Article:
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stuff
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If you'd like to see how the illusions of a democratic state are maintained, go here:

As I have indicated, Chomsky is not a reliable expert on these matters. He should stick to linguistics.

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Where's the misquote?

Madison was referring to the U.S. Senate, not to "government," as his own statement makes plain.

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Be careful of sophistry and distinctions without a difference, stuff. What Madison says about the Senate, even as a balance to the 'democracy' of the House, does add up to a government that defends property and, by implication, position. Part of being honest about our Constitution and the role of intention is to recognize that this is the First modern democratic Constitution, and a fairly cautious step toward popular government with many magisterial and procedural checks on what they feared as "the mob." The passion and the rhetoric of the Revolution was melting as the facts of governing became clearer, and these sons of England became disillusioned by the French Revolution and Jacobinism (the early Red Scare).

The Federalists, in particular, waved the flag of Jacobean conspiracies with the Democrats like Jefferson smeared. The idea of a conservative, men of property ruling elite got its incarnation in the Senate. It had to do with the nature of the government as Madison makes clear in his concerns.

I think he was deeply wrong in this belief in men of property. But, the point at issue is that it hardly matters whether he is talkiing about the role of the Senate or the larger purpose of government.

drc2
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Guys, can we all agree that the best idea would be for the Republican Senate candidates in 2014 all push the idea that the senate is the playground of the wealthy to check the power of the poor and middle class, in effect to keep us down. Well, whenever they are not too busy explaining the goodness that comes from illegitimate rapes and the need for more rape babies.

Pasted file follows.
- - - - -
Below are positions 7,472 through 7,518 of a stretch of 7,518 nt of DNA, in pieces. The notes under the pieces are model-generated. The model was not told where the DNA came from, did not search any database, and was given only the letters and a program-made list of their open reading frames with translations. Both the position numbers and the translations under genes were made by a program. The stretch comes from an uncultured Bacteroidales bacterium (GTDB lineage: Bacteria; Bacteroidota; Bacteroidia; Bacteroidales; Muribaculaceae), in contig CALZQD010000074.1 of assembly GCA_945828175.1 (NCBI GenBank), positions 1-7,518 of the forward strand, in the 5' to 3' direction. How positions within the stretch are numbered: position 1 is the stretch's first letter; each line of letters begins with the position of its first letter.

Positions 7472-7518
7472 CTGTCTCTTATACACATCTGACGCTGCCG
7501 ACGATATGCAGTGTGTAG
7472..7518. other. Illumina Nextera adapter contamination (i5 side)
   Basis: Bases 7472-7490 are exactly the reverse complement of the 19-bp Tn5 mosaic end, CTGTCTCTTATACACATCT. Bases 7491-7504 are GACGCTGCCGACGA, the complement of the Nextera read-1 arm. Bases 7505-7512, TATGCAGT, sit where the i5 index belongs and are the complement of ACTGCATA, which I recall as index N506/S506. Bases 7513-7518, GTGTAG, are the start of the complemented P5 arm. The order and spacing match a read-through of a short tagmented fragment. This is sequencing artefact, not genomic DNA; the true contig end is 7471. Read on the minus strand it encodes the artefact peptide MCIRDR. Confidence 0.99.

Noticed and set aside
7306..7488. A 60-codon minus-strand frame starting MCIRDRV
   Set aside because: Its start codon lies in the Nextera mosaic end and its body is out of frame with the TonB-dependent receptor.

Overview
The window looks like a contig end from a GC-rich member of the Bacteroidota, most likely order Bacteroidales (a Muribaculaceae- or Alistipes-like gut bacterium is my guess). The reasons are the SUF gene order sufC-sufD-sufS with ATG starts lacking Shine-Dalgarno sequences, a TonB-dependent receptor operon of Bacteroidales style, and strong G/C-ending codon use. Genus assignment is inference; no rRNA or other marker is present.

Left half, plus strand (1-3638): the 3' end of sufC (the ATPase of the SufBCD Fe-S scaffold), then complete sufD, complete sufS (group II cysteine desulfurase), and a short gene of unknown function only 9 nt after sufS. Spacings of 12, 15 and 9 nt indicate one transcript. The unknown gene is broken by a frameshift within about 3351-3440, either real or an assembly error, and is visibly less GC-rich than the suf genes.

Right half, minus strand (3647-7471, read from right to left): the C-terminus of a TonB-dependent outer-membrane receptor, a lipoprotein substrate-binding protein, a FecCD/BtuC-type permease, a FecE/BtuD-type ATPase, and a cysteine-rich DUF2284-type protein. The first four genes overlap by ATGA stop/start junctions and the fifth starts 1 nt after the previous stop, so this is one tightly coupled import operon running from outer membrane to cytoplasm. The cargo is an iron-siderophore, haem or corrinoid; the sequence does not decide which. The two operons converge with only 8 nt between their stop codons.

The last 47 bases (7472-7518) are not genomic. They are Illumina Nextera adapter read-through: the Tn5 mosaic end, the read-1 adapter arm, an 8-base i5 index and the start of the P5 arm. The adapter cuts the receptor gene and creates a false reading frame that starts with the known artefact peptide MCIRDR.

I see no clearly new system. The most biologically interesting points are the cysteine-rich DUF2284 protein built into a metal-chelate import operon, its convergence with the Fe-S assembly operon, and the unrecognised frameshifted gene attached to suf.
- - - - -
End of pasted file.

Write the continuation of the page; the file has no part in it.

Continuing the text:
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Phaedrus76
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I don't think that the Constitution has failed. Rather, I think that we have failed the Constitution. It has been bent and tied and reanimated to the whims of those looking to change the agenda. How something so simple could have been made so complicated is a travesty.

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Bush_Wacker
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Quote stuff:
Where's the misquote?

Madison was referring to the U.S. Senate, not to "government," as his own statement makes plain.

That's really not a quote... and as I wrote earlier:

To create a government where the rich are given a veto over "the People".. freemen of the time, in both the Senate and arguably the EC... protecting the rich MIGHT be seen as a prime function of that government... just as protecting the interests of slave owners has to be seen in that light. In a government of checks and balances, ALL those given some veto power or special protections in the Constitution can be seen has having it because it's a prime function of that government's design. Of course giving some groups a veto isn't the same as permitting them to rule, but given the Senate's special powers in ratifying nominations and treaties... then this does seem to tip the balance of power towards them beyond what a veto power alone provides.